Agfacolor, Ektacolor, Fujicolor, Kodacolor, etc.
Choosing A Color Film
– Reversal films, also called “transparency film”.
В» The film exposed in the camera is processed so that the
negative image is reversed to make a positive transparency
with the same colors and density as the scene.
пЃ®
пЃ®
Designed to be projected or viewed directly and can also be printed
or scanned.
35mm transparency films also are called “slide films”.
– A slide is a transparency framed in cardboard or plastic mount.
» Generally identified by the suffix – chrome attached to the
manufacturer’s name.
пЃ®
Agfachrome, Ektachrome, Fujichrome, Kodachrome, etc.
Choosing A Color Film
пЃ®
Professional films are designed for professional
photographers, who often have exacting standards, especially for
color balance.
– Professional films are shipped to the camera store when they are at their
peak in terms of:
В» Color balance
В» Speed
В» Contrast
– Professional films have a shorter expiration date and should be used
immediately and/or kept refrigerated.
– Other characteristics of professional films may include:
В» A heavier film base and a more durable emulsion.
В» More flexibility in push and pull processing.
– Generally more expensive than comparable amateur films.
Choosing A Color Film
пЃ®
Consumer oriented films are typically designed and
manufactured to different color specifications.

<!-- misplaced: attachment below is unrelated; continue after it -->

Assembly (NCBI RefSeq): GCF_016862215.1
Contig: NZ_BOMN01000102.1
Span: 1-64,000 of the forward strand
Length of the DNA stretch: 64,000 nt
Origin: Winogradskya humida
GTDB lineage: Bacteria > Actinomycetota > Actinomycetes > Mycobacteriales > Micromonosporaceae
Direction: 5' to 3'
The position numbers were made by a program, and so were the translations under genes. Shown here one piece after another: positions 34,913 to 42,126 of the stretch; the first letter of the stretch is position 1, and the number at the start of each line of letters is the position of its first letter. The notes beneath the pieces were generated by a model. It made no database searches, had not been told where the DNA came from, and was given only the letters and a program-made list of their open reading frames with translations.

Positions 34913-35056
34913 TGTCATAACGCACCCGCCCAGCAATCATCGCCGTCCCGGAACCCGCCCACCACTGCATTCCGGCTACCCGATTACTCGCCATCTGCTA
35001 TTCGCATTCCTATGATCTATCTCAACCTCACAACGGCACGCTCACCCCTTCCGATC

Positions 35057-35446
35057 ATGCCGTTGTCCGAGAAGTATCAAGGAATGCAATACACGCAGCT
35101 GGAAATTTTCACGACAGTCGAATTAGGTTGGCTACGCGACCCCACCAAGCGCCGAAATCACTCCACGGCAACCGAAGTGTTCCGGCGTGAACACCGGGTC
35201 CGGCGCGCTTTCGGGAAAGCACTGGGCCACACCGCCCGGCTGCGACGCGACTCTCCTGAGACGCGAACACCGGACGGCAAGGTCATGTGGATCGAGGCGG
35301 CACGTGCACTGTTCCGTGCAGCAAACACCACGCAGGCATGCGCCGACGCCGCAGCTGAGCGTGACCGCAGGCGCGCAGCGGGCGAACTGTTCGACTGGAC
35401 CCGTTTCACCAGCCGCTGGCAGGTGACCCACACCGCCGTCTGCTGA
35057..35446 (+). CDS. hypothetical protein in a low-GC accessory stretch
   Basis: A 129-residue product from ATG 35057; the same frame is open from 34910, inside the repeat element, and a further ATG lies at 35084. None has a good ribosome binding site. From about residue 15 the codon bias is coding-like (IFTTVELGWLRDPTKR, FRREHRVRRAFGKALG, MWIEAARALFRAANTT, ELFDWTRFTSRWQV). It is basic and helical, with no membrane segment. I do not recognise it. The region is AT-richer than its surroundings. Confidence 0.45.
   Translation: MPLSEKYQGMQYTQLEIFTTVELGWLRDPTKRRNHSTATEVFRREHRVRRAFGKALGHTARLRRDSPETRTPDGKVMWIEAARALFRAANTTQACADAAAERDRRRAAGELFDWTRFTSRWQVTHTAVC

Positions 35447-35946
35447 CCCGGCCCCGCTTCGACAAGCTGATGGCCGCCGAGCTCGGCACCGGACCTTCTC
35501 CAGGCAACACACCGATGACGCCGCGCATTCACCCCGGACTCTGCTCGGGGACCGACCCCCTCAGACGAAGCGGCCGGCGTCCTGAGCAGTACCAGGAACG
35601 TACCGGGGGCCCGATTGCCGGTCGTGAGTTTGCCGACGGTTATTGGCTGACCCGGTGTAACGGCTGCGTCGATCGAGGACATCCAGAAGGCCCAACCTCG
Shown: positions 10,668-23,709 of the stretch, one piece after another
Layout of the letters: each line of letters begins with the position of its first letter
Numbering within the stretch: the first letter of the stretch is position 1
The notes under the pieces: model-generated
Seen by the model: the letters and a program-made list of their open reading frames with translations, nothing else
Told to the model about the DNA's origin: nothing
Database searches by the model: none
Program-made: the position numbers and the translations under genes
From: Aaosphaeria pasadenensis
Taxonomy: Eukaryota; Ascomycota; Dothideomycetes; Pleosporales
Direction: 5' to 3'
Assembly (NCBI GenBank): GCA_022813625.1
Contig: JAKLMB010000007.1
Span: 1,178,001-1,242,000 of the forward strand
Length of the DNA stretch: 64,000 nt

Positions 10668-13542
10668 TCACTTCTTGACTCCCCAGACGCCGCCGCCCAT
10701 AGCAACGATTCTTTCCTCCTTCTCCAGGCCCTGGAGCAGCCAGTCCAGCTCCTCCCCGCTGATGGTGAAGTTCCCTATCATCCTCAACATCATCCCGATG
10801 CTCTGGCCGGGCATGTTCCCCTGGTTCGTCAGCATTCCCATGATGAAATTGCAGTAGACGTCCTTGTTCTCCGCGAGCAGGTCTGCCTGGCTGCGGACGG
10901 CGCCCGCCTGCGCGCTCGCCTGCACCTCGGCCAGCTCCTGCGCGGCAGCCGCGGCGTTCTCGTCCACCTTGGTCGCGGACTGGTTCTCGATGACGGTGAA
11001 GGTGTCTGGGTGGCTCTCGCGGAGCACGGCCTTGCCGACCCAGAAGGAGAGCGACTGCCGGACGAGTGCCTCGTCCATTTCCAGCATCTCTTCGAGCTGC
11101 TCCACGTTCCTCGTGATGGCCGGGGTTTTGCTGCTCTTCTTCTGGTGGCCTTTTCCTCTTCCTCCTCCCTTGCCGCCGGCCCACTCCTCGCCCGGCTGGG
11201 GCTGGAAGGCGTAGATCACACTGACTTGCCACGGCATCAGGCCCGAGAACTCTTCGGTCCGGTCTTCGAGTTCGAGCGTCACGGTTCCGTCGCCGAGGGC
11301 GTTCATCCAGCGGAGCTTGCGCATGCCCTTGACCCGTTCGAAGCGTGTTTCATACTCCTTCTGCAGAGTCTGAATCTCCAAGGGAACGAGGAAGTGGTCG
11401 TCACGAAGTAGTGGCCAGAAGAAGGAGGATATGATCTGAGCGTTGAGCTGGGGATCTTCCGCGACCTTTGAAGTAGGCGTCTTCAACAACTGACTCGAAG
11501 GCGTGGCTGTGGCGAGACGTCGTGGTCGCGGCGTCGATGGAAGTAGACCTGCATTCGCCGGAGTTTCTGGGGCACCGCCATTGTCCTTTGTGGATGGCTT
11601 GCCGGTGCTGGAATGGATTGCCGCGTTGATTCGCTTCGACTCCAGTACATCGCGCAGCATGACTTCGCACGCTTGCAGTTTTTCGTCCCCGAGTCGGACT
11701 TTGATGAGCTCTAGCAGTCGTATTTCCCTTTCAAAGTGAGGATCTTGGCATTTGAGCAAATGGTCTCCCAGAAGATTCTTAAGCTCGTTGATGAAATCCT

– Amateur films are shipped before they reach their peak so they will
reach their optimum color balance some time after they reach the
retailer.
– Amateur films have a longer expiration date and can be stored at
room-temperature.*
– An amateur version of a certain film may have more highly
saturated color and higher contrast for added impact.
В» The professional version of the same film may have less intense
color & lower contrast for more accurate skin tones & greater
subject detail.
– Nonprofessionals are more likely to accept some variation in color
balance from one roll of film to the next.
* Although they are not expected to be refrigerated, they too keep better when kept cool.
Film Characteristics
пЃ®
Different types of color film vary in their color rendition,
sharpness, contrast, graininess, and other characteristics.
– Color quality varies widely from film to film.
» Some films have a warm bias – others don’t.
В» Some films produce more saturated (intense) colors than others.
В» Dyes used by different manufacturers vary.
– Film speed (ISO)has an important effect on how film renders a
subject.
В» Slower films generally produce:
пЃ®
пЃ®
пЃ®
пЃ®
пЃ®
Greater sharpness.
Richer Colors
Often more contrast.
A less grainy appearance.
Higher resolution.
В» Practical considerations always come into play.
Exposing Color Films
пЃ®
Correct film exposure is the primary factor in determining
whether or not you will get good negatives and
transparencies.
– For the most part, techniques for exposing B & W films also apply
to exposing color films.
– It’s easier to get good exposures (prints) with negative films than
with transparency films.
В» Negative films have more exposure latitude (margin for error).
В» Transparency films tolerate very little under or overexposure (1/2 to
2/3 stop).
В» Unlike negatives, transparencies become lighter with more exposure
and darker with less.
– There’s more margin for error (latitude) when the lighting is soft
(low contrast) than when it’s hard (high contrast).
Exposure Latitude:
How Much Can Exposures Vary?
Corrected Print
-4 stops -3 stops
Corrected Print
-2 stops
-1 stop
+1 stop
Color Negatives – Uncorrected Contact Sheet
-4 stops
-3 stops
-2 stops
-1 stop